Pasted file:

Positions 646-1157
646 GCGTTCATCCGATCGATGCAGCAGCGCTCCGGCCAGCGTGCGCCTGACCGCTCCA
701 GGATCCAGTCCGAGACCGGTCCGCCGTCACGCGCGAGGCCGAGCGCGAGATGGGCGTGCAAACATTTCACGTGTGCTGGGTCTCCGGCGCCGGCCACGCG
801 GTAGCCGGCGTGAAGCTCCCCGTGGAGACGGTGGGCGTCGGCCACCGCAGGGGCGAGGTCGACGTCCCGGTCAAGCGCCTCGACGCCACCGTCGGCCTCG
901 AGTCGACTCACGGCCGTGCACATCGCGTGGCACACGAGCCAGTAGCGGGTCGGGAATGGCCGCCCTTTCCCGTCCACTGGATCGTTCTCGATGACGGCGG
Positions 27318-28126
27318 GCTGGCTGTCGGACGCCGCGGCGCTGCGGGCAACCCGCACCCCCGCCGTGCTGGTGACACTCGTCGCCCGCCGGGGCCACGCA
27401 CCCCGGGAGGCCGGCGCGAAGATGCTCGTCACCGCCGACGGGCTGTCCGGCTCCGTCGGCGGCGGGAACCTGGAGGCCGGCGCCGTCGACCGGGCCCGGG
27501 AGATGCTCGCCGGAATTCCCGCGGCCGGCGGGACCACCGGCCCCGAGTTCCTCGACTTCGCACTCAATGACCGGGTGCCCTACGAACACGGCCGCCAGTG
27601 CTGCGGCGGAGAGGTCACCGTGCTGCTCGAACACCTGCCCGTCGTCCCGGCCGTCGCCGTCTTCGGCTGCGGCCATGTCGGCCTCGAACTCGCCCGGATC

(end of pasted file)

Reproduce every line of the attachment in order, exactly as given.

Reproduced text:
Positions 646-1157
646 GCGTTCATCCGATCGATGCAGCAGCGCTCCGGCCAGCGTGCGCCTGACCGCTCCA
701 GGATCCAGTCCGAGACCGGTCCGCCGTCACGCGCGAGGCCGAGCGCGAGATGGGCGTGCAAACATTTCACGTGTGCTGGGTCTCCGGCGCCGGCCACGCG
801 GTAGCCGGCGTGAAGCTCCCCGTGGAGACGGTGGGCGTCGGCCACCGCAGGGGCGAGGTCGACGTCCCGGTCAAGCGCCTCGACGCCACCGTCGGCCTCG
901 AGTCGACTCACGGCCGTGCACATCGCGTGGCACACGAGCCAGTAGCGGGTCGGGAATGGCCGCCCTTTCCCGTCCACTGGATCGTTCTCGATGACGGCGG
Positions 27318-28126
27318 GCTGGCTGTCGGACGCCGCGGCGCTGCGGGCAACCCGCACCCCCGCCGTGCTGGTGACACTCGTCGCCCGCCGGGGCCACGCA
27401 CCCCGGGAGGCCGGCGCGAAGATGCTCGTCACCGCCGACGGGCTGTCCGGCTCCGTCGGCGGCGGGAACCTGGAGGCCGGCGCCGTCGACCGGGCCCGGG
27501 AGATGCTCGCCGGAATTCCCGCGGCCGGCGGGACCACCGGCCCCGAGTTCCTCGACTTCGCACTCAATGACCGGGTGCCCTACGAACACGGCCGCCAGTG
27601 CTGCGGCGGAGAGGTCACCGTGCTGCTCGAACACCTGCCCGTCGTCCCGGCCGTCGCCGTCTTCGGCTGCGGCCATGTCGGCCTCGAACTCGCCCGGATC